KF-16 Korea Fighter Program [KFP]
In December 1989, the Ministry of National Defense selected the McDonnell Douglas FA-18 to be the second United States designed fighter aircraft to be coproduced in South Korea. Samsung's aerospace division was awarded a contract to manufacture the airframe and engine; Lucky-Goldstar became the subcontractor for the aircraft's avionics. McDonnell Douglas agreed to deliver twelve FA-18s to the South Korean air force in 1993 and to assist Samsung with the later assembly of 108 aircraft in South Korea. As of 1990, the entire FA-18 program was under review because of increased costs.
The Korea Fighter Program [KFP] originally called for the purchase of 12 F-16s from Lockheed Martin, while Samsung was to assemble 36 and produce the last batch of 72 jets under a license agreement with the US company. In order to produce the fighters locally, a joint venture called Korea Aerospace Industries (KAI) was formed between Korea's three leading aircraft makers - Samsung Aerospace, Daewoo Heavy Industries, and Hyundai Space and Aircraft. The locally produced fighter was dubbed the KF-16.
KAI, designated as prime contractor in 1986, was awarded contract from government in November 1991. Until the last KF-16 delivery, KAI successfully produced and delivered the KF-16 in time to Republic of Korea Air force. Thus, KAI finally achieved the goal of this program: the landmark strengthening of ROKAF combat readiness and domestic aerospace industries development. To implement this program, construction of Sacheon plant, 40 thousand production equipment, 18 thousand planing were done. And over 640 engineers were trained overseas and vast volume of technical data amounting to 430 thousand items were acquired. These production preparation and activities served as precious momentum for drastic national aircraft industry development.
Controversy flared when KFP program was originally winding down in early 1999. Proposals to produce up to 40 additional KF-16s were controversial because some in Korea's airforce -- reportedly including most of the pilots -- opposed the idea. The government decided to allocate a separate budget of $640 million to produce 20 more KF-16 fighters. When KAI delivered the last KF16 to the military in April 2000, the KFP had run for eight years and cost one trillion won.
In an effort to maintain momentum of national industry development as well as to futher reinforce ROKAF capability, KFP-II program for additional prodution of KF-16 was launched in July 2000, of which completion is slated in August 2004. The KFP led Korean aerospace industry to almost same level of advanced overseas countries and laid down the ground for starting of T-50 full scale development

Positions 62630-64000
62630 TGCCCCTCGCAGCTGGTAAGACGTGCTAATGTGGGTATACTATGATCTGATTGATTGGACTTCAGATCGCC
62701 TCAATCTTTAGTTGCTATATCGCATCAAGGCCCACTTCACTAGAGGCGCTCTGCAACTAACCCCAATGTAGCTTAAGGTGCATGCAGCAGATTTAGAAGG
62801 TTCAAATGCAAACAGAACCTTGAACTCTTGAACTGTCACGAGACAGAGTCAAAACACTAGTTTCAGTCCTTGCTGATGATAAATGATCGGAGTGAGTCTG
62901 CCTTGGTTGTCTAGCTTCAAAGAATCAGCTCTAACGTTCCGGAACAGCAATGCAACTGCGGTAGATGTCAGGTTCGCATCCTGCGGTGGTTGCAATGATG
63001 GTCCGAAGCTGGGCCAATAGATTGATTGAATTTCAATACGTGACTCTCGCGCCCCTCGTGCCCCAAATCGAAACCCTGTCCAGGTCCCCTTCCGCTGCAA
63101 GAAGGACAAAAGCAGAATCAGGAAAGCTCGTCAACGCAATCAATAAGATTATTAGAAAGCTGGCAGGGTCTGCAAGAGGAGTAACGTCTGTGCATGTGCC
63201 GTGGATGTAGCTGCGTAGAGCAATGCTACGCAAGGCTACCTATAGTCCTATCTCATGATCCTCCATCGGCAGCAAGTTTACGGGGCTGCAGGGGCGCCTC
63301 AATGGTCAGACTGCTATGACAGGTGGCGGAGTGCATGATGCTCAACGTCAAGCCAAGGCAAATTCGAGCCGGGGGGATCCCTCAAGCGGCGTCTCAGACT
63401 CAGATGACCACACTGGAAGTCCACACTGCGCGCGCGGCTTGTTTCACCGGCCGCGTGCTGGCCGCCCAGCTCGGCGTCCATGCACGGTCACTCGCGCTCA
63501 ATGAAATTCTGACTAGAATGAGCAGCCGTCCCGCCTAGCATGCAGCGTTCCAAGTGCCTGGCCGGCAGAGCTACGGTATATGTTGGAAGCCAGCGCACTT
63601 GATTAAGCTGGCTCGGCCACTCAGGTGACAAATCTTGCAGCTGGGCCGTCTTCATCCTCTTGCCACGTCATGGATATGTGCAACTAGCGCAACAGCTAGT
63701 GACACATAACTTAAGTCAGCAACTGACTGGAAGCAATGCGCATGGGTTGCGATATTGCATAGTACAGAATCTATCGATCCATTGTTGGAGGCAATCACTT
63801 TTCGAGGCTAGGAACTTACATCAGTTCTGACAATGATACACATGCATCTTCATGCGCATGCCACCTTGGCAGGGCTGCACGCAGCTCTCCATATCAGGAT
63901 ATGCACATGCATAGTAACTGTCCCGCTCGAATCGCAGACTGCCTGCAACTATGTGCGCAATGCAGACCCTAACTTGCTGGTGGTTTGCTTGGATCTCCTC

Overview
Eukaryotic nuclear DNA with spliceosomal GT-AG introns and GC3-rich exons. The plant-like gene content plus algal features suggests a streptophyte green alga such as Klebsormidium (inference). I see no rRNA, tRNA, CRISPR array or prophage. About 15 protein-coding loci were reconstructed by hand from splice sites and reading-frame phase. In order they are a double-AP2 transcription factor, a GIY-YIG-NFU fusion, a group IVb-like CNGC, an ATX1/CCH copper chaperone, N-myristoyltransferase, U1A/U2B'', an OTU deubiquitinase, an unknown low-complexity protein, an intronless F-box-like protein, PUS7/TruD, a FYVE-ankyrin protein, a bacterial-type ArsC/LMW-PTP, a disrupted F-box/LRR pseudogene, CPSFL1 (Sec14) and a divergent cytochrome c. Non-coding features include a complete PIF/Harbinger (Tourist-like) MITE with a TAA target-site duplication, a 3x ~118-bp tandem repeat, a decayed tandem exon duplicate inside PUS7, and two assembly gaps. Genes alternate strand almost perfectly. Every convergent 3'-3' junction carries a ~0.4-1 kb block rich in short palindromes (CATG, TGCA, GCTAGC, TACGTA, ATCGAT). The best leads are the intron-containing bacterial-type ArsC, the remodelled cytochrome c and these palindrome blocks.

On 15 July 2015, the Defense Security Cooperation Agency announced that the US State Department had made a determination approving a possible Foreign Military Sale to the Republic of Korea for the KF-16 Upgrade Program and associated equipment, parts and logistical support for an estimated cost of $2.5 billion. DSCA delivered the required certification notifying Congress of this possible sale on 14 July 2015. South Korea had requested a possible sale for the upgrade of 134 KF-16C/D Block 52 aircraft, to include: 150 Modular Mission Computers (MMC 7000AH), 150 Active Electronically Scanned Array Radars (AESA), 150 AN/APX-125 or equivalent Advanced Identification Friend or Foe (AIFF) Systems, 150 LN-260 Embedded Global Positioning System/Inertial Navigation Systems, 150 Upgraded Radar Warning Receivers (RWR), 150 AN/ALQ-213 EW Management Units, 3 Joint Helmet Mounted Cueing System (JHMCS) II Group C Helmets, 150 JHMCS II Group A and B, 31 Joint Mission Planning Systems (JMPS), 5 GBU-54 Laser Joint Direct Attack Munitions (JDAM), 5 KMU-57C/B Bomb Tail Kits, 2 GBU-39 Small Diameter Bomb Guided Test Vehicles, 8 GBU-39 Small Diameter Bomb Tactical Training Rounds, 2 BRU-61 Small Diameter Bomb Common Carriage Assemblies, 5 MK-82 General Purpose Practice Bombs, 2 Joint Programmable Fuzes, 2 CBU-105 Wind Corrected Munitions Dispenser (WCMD) Sensor Fuzed Weapons (SFW), 1 CNU-411C/E, WCMD Container, 2 ATM-65 Maverick Training Missiles, 2 ATM-84 Harpoon Block II Training Missiles, 2 AGM-84 Harpoon Block II Guidance Units, 2 CATM-9X-2 Captive Air Training Missiles, and 1 AIM-9X-2 Guidance Unit. Also included were containers, missile support and test equipment, provisioning, spare and repair parts, personnel training and training equipment, publications and technical documentation, U.S. Government and contractor technical support services, and other related elements of logistics and program support.
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